How Can I Stay Productive While Working Remotely?

As you begin working away and getting clients, the next biggest challenge is staying productive. Like I mentioned above, having a place where you can focus will help you in staying productive, but oftentimes people need more than that.

For example, having a place where you can put out a lot of work is great, but what if your pickings are slim? Or maybe you’re not a huge fan of sifting through job postings?

Having a place where you can focus is good, but it might not help you to feel motivated to do parts of the work you don’t want to do.

When it comes to working remotely, there are times where you’ll have to do work that you don’t want to do. And there will be times when work comes slowly. During those times, you need to have ways to stay productive. Here are some suggestions to help.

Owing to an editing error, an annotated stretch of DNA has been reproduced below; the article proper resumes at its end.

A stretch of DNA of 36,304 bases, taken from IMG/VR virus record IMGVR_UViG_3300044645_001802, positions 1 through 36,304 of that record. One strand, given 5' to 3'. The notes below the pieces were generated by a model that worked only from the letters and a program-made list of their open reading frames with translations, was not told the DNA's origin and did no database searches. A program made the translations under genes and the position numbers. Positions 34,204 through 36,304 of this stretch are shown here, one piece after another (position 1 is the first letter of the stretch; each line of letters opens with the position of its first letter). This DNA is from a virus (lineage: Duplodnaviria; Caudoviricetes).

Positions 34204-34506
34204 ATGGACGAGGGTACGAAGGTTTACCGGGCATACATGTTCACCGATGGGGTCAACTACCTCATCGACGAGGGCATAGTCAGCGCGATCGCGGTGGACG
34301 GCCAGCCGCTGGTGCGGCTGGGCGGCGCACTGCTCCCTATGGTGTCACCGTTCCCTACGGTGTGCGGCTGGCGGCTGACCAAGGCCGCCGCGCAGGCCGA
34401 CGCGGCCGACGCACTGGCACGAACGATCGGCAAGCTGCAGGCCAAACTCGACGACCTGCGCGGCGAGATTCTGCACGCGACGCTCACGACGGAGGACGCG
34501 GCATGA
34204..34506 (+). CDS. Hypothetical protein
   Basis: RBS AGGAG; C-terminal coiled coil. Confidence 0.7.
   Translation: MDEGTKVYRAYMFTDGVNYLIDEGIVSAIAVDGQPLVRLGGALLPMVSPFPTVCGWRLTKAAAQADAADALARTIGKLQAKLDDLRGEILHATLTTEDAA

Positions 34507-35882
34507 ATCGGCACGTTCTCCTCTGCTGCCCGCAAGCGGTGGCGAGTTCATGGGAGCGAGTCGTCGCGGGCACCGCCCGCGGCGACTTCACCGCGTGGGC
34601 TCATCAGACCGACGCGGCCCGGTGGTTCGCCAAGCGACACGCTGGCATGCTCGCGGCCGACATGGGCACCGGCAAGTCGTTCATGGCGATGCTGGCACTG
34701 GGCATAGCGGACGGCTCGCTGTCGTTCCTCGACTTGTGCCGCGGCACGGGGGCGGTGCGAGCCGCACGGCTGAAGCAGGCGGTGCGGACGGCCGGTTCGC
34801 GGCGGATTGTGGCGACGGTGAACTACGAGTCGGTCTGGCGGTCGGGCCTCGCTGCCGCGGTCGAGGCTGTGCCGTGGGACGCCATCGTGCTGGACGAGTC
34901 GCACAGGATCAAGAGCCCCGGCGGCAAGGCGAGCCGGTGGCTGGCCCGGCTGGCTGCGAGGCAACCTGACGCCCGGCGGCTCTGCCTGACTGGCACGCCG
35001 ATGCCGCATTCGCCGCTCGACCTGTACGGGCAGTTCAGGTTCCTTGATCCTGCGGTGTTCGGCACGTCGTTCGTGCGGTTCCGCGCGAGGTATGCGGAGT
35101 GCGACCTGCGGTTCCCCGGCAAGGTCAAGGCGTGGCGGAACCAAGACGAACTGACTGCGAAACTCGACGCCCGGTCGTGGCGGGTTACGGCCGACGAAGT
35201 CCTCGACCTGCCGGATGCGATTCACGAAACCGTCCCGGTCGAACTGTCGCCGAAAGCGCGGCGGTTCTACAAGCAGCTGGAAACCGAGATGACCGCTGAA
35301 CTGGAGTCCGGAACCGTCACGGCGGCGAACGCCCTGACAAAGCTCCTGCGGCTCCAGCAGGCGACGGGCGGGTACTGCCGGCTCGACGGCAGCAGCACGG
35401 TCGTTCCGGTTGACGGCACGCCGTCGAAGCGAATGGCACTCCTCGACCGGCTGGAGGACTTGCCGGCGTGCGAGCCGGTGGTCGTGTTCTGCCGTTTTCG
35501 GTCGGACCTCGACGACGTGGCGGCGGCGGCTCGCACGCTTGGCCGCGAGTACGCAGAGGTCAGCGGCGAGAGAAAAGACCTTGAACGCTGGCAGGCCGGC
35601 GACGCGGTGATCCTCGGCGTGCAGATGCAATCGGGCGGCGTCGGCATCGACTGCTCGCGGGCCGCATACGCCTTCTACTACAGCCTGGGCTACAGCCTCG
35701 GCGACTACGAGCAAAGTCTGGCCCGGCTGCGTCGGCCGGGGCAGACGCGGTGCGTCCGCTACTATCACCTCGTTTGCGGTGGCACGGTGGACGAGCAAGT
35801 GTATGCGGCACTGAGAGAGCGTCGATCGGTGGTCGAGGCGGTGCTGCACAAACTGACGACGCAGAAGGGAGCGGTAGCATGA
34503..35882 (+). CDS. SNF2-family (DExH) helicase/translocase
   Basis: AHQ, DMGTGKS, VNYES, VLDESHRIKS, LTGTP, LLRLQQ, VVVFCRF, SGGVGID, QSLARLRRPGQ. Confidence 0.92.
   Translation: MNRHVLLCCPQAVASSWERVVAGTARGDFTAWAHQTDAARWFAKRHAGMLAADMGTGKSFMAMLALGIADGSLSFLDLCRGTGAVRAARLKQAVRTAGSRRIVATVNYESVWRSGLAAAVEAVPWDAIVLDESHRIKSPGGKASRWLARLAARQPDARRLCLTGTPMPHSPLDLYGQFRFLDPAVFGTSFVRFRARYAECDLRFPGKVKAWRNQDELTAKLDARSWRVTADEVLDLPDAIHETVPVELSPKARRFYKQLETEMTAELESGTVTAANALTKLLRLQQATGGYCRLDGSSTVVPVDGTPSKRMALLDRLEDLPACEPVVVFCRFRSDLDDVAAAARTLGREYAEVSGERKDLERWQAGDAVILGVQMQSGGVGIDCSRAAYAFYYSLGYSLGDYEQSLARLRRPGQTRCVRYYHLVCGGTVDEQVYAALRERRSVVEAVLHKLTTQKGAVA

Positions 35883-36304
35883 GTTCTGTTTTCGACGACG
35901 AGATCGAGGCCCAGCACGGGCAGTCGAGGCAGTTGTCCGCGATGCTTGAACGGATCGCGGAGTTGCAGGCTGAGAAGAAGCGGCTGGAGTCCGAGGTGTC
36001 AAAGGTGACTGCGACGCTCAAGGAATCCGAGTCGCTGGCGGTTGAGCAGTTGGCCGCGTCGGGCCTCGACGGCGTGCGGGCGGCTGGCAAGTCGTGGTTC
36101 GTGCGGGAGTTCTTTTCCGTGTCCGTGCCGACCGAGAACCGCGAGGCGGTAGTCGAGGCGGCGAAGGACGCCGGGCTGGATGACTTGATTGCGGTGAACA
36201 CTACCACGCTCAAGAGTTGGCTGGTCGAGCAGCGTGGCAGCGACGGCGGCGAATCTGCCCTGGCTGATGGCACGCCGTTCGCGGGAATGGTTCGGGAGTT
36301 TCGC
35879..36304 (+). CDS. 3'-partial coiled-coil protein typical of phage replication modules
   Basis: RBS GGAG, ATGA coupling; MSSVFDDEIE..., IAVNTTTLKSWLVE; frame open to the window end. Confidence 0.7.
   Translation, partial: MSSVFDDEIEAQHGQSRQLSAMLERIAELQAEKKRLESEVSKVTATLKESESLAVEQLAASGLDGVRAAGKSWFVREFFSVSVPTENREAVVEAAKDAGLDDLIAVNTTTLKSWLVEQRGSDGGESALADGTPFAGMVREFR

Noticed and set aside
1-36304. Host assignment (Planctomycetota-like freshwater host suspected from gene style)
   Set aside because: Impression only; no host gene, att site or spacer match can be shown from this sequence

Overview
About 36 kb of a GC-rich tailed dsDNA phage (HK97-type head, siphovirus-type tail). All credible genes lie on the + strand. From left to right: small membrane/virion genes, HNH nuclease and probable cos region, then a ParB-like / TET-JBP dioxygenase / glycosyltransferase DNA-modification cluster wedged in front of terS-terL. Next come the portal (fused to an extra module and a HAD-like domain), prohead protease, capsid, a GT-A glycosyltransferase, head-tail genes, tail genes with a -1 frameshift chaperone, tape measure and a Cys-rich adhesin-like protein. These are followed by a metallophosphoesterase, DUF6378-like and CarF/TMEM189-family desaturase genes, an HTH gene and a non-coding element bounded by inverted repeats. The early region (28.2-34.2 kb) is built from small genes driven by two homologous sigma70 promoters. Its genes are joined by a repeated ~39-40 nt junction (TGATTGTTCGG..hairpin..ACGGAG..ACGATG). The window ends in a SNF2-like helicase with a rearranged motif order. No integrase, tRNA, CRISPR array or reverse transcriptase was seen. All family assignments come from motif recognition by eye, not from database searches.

1. Create an Ideal Work Space

Let’s go into more detail about what a productive space looks like and why it can be effective. First, you want to make sure that this space isn’t in your bedroom. Many remote workers work from their bed, and it’s bad for several reasons.[3]

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The biggest reason comes down to how we are programmed. When you are lying in bed, the brain is programmed to go to sleep. If you try rewiring your brain to think staying in bed is “going to work,” it’s difficult for your brain and your body to get into that mode.

You want to make sure that the area you are going to feels like you are “going to work.” Even though work is only a few footsteps away, that’s enough time for you to tell your brain, “I’m going to work now.”

With this in mind, you want your space to be ideal for working. Make sure that the space is clean and not cluttered. You want to make sure the area feels like an office or a place where you can get things done.

2. Take Breaks

When working remotely, you get to set your own hours. While that is great, this is something a lot of remote workers forget about.